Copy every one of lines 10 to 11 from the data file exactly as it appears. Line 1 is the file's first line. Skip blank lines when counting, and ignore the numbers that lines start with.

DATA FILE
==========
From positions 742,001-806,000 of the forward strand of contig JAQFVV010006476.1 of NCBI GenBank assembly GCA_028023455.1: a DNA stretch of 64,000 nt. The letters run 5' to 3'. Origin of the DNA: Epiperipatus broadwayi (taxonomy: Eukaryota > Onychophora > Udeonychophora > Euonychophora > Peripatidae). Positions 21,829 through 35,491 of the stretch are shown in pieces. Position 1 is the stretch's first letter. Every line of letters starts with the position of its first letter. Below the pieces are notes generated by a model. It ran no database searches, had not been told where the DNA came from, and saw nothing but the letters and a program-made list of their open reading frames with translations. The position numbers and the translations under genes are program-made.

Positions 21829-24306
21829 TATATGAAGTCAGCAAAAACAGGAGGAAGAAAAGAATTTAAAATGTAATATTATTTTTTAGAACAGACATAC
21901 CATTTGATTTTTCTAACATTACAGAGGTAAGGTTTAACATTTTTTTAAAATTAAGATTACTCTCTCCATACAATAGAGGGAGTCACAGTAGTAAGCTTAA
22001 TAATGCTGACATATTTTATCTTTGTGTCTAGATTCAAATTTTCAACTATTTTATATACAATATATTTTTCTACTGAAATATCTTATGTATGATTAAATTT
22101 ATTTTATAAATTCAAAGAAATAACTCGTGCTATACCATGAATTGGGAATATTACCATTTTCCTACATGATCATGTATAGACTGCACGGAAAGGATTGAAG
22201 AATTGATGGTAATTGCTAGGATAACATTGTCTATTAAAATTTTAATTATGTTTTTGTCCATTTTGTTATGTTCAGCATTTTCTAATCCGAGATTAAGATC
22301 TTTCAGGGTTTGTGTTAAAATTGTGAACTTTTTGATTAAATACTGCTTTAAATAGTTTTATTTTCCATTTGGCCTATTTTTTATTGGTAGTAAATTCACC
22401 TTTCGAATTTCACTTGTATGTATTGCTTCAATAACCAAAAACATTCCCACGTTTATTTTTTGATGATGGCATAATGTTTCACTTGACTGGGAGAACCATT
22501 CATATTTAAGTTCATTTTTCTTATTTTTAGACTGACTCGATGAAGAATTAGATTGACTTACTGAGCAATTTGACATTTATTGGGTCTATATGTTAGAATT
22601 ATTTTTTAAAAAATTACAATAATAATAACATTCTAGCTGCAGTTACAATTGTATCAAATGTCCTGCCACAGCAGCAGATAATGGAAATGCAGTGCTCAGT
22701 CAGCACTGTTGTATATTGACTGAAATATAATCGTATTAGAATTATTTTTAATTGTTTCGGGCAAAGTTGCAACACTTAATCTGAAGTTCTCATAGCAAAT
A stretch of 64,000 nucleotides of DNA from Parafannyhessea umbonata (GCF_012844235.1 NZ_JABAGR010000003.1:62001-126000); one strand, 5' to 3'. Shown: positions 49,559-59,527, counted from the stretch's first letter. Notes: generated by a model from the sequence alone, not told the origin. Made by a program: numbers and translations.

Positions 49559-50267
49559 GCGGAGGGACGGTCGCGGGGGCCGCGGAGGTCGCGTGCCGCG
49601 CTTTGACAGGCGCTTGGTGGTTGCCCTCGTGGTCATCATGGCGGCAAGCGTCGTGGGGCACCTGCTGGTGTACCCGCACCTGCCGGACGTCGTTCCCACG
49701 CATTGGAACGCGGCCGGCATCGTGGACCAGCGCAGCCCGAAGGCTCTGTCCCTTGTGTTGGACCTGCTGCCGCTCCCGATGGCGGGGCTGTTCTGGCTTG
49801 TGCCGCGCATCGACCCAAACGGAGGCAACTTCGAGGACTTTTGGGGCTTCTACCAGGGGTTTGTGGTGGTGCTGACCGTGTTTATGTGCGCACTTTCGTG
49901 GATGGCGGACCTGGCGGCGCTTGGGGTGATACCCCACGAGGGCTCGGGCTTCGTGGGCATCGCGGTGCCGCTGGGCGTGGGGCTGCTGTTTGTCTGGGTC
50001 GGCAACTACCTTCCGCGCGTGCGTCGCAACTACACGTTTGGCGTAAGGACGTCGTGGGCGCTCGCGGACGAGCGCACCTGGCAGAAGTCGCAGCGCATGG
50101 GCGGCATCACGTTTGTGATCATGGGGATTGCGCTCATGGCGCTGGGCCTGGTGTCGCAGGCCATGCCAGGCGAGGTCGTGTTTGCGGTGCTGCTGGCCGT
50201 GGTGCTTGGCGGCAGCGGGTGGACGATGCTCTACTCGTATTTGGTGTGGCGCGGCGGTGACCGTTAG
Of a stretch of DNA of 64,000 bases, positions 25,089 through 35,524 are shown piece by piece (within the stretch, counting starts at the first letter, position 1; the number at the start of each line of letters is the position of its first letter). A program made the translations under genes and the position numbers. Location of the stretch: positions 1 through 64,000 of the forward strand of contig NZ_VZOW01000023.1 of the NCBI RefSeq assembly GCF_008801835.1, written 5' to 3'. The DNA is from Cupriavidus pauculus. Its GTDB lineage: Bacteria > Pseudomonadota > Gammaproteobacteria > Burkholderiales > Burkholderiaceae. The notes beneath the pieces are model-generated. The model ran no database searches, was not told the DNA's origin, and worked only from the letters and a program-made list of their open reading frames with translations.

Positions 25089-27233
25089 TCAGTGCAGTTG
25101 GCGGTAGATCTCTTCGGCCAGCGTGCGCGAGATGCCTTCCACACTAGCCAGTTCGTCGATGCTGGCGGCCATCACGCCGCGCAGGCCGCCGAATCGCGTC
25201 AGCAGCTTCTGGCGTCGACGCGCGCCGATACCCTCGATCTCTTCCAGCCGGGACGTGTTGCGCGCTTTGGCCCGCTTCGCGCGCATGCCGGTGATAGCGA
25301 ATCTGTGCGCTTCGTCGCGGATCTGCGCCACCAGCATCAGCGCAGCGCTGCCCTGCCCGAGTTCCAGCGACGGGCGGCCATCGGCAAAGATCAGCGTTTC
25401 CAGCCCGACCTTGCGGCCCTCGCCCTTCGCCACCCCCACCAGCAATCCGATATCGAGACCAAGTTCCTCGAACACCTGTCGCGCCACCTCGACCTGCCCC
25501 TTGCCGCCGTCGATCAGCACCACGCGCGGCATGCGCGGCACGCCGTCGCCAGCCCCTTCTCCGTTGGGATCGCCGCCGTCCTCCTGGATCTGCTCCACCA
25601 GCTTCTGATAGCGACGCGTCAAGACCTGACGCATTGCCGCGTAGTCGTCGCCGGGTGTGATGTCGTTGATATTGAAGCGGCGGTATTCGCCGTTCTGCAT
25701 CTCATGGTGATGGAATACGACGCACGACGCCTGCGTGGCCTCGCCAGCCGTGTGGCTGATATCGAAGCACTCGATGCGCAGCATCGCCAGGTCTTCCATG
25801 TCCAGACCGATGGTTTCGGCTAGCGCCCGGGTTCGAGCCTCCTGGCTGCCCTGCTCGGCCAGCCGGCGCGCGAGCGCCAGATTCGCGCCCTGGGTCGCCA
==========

22501 CATATTTAAGTTCATTTTTCTTATTTTTAGACTGACTCGATGAAGAATTAGATTGACTTACTGAGCAATTTGACATTTATTGGGTCTATATGTTAGAATT
22601 ATTTTTTAAAAAATTACAATAATAATAACATTCTAGCTGCAGTTACAATTGTATCAAATGTCCTGCCACAGCAGCAGATAATGGAAATGCAGTGCTCAGT